Ten Composting Tips
By: National Gardening Association Editors
Gardeners love compost. Compost added to your garden soil improves its drainage, fertility, and structure. Recent research shows that compost also can inhibit plant diseases, help neutralize toxic chemicals in the soil, and reduce erosion. Quite a list of accomplishments for this ″black gold″ that anyone can produce in the backyard! Here are some tips to help make your composting a success.
- Add fruit and vegetable scraps from the kitchen, along with grass clippings, fallen leaves, and garden debris to your compost bin or pile. But leave out any plant material that is obviously diseased or infested with insects, along with weeds that have set seed or the invasive roots of perennial weeds.
- Don't put meat, dairy products, grease, fats, oils, or bones in your compost pile. Dog or cat waste is also a no-no.
- Balance greens and browns. For the fastest composting try to mix approximately one part ″green″ material rich in nitrogen, such as food scraps , grass clippings, green plant debris, and hay, with three parts ″brown″ material rich in carbon, such as dry leaves, straw, sawdust, dried plant material, and pine needles.
- Pick a convenient spot for your composter or compost pile. You want it to be easy to bring material to your pile regularly all year round
- Keep your compost pile moist but not soggy. You'd like the material to be as damp as a wrung out sponge. Add a little water as you add material to your bin or pile.
- Chop materials for the quickest composting. Small pieces have more surface area for microorganisms to work on. A shredder is a great investment if you compost on a large scale, but you can also chop leaves with a lawn mower and cut up plant material with loppers or hedge clippers.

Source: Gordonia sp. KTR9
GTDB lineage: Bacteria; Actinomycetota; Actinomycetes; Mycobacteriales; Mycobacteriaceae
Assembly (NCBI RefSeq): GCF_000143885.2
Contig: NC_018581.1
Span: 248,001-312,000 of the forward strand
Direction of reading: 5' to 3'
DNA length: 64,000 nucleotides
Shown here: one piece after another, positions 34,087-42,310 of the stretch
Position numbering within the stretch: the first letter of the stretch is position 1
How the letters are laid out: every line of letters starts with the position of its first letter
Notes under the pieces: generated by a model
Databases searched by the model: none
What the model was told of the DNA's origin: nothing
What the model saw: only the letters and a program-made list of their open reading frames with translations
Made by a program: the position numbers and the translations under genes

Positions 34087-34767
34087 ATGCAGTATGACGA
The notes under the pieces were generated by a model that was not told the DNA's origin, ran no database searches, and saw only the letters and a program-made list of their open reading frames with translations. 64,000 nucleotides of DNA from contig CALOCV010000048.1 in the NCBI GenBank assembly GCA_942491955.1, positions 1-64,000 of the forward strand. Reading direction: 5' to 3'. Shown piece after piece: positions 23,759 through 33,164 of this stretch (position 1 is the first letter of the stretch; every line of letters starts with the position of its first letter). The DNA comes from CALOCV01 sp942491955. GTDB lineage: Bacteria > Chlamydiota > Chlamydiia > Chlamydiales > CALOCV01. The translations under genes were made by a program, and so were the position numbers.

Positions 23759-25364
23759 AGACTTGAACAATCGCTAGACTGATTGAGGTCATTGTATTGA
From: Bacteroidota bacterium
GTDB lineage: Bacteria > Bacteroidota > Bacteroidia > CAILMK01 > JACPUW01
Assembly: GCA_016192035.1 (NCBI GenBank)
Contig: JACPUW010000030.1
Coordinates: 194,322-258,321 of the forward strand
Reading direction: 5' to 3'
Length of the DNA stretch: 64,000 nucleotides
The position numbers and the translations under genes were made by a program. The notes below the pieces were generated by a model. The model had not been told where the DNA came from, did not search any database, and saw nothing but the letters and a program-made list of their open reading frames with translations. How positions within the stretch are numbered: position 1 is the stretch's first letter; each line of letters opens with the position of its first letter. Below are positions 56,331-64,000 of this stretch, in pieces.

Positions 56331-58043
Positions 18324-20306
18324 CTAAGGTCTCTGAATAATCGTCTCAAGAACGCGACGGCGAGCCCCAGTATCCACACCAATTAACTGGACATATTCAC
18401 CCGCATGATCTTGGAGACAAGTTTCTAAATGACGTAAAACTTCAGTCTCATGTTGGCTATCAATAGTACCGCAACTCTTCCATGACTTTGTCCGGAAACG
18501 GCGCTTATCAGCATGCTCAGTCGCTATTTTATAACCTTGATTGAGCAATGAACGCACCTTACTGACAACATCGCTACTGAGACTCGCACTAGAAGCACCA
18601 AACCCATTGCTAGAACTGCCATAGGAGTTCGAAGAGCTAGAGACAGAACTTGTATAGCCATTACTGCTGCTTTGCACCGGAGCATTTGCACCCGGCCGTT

- Invest in a sturdy pitchfork for both adding material to your bin or pile, and turning the material regularly to keep it actively decomposing. A pair of thick gardening gloves will protect your hands as you work.
- Turn your pile or spin your compost tumbler regularly to accelerate the composting process by introducing air. This is also a good time to add a little more water if the material is dry.
- Compost is finished and ready to use when it looks like dark, crumbly soil and has a pleasant, earthy smell. You shouldn't be able to identify its original ingredients any longer.
- Make some leaf mold this fall. Even easier than making compost, but not for the impatient, leaf mold is made simply by piling fall leaves inside a corral of wire fencing. Shredding the leaves first and turning the pile every six months will speed the process some, but because fall leaves are low in nitrogen, decomposition will take place slowly over a period of six months to two years. Leaf mold is a great soil amendment, helping to increase water retention, improve soil structure and provide habitat for beneficial soil organisms. It also makes great mulch.